On March 19, 2019, Justice Sherwood of the New York County Commercial Division issued a decision in Hill v. Full 360 Inc., 2019 NY Slip Op. 30718(U), holding that an oral agreement to sell securities was enforceable even if it could not be performed within a year, explaining:
Defendants’ statute of frauds argument lacks merit. In arguing that a contract for the sale of securities must be in writing, defendants rely on case law citing to a former section 8-319 of the Uniform Commercial Code, which stated that a contract for the sale of securities is not enforceable unless there is some writing. That section was repealed, effective October 10, 1997, and was replaced by section 8-113, which provides: A contract or modification of a contract for the sale or purchase of a security is enforceable whether or not there is a writing signed or record authenticated by a party against whom enforcement is sought, even if the contract or modification is not capable of performance within one year of its making.
Here, the alleged agreement constitutes a contract for the sale or purchase of a security. Therefore, pursuant to UCC § 8-113, it is enforceable whether or not it is in writing.
Defendants also contend that General Obligations Law§ 5-701(a)(l) bars the enforcement of the alleged contract. That section provides that an agreement which by its terms is not to be performed within one year from the making thereof is not enforceable unless there is a written memorandum thereof signed by the party to be charged. However, UCC § 8-113 provides with respect to the sale of securities that such an agreement is enforceable whether or not it is in writing and even if it is not capable of performance within one year of its making.
Even assuming GOL, § 5-701 (a)(l) is applicable here, the Court of Appeals has long interpreted GOL, § 5-701 (a)(l) to encompass only those contracts which, by their terms, have absolutely no possibility in fact and law of full performance within one year. Here, the purported promise that Hill would be permitted to purchase a 30% equity stake in the company was capable of being fulfilled within one year. The purported agreement does not call for performance within any particular time span or schedule. Therefore, it is possible for the stocks to have been purchased/sold within one year.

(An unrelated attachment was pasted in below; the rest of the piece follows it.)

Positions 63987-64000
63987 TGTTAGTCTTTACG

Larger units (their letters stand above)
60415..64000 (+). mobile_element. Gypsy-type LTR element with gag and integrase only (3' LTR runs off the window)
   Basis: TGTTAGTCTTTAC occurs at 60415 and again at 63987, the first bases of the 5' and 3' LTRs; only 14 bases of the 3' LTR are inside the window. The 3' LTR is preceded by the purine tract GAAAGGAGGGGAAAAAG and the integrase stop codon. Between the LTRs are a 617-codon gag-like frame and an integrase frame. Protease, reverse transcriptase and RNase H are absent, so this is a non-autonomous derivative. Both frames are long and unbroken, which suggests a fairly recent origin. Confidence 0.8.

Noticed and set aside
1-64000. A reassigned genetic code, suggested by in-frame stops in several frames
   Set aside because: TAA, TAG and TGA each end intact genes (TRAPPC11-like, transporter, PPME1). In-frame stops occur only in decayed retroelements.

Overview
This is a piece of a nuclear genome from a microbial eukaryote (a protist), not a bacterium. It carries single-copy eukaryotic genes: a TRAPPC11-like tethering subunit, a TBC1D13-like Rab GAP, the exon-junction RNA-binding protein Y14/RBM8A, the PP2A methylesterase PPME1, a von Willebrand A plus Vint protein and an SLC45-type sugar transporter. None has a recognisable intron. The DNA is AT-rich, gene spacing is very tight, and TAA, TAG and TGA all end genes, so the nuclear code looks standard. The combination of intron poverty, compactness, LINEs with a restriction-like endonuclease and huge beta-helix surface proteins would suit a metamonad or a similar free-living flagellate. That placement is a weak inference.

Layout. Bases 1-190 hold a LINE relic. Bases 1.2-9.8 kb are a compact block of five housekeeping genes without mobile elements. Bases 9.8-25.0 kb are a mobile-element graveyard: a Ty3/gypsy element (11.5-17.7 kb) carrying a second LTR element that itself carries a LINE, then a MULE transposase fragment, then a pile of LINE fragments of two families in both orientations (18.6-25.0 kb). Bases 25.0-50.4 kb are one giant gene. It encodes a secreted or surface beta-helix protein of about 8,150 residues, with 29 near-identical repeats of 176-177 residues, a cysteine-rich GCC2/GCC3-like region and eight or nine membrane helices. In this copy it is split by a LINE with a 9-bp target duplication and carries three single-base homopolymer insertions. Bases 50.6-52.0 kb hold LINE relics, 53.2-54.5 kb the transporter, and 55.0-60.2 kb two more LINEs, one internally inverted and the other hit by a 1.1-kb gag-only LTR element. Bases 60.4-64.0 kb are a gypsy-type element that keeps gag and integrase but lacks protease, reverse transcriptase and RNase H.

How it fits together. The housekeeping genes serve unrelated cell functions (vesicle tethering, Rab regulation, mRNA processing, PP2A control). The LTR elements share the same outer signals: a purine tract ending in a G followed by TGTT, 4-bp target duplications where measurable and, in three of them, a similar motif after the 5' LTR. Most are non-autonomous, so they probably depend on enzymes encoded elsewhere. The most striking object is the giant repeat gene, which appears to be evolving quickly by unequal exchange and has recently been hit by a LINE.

In arguing that the promise is subject to the statute of frauds, defendants rely on D’Esposito v Gusrae, Kaplan & Bruno PLLC. In that case, the court found that plaintiffs causes of action for promissory estoppel, specific performance, and breach of contract, all based on a purported promise by defendants to make plaintiff a full partner/member of the defendant law firm, were barred by GOL, § 5-701 (a)(l). The court noted that irrespective of whether plaintiff might have become a partner within one year, he claimed that his right to a membership/partnership was to have continued indefinitely and even after he left the firm. The oral agreement he relied on thus called for performance of indefinite duration and was terminable within a year of its inception only by its breach and was thus barred by the statute of frauds. Defendants’ reliance on D’Esposito is misplaced because that case does not involve a promise to create a partnership, but rather a purported promise that plaintiff would have the right to acquire 30% of the shares in a corporation.
(Internal quotations and citations omitted).
Contract law–usually straightforward–has traps for the unwary, like the requirement that some contracts be in writing (the statute of frauds). And as this decision shows, there are ways to escape from those traps. Contact Schlam Stone & Dolan partner John Lundin at email@example.com if you or a client face a situation where you are unsure how to enforce rights you believe you have under a contract.
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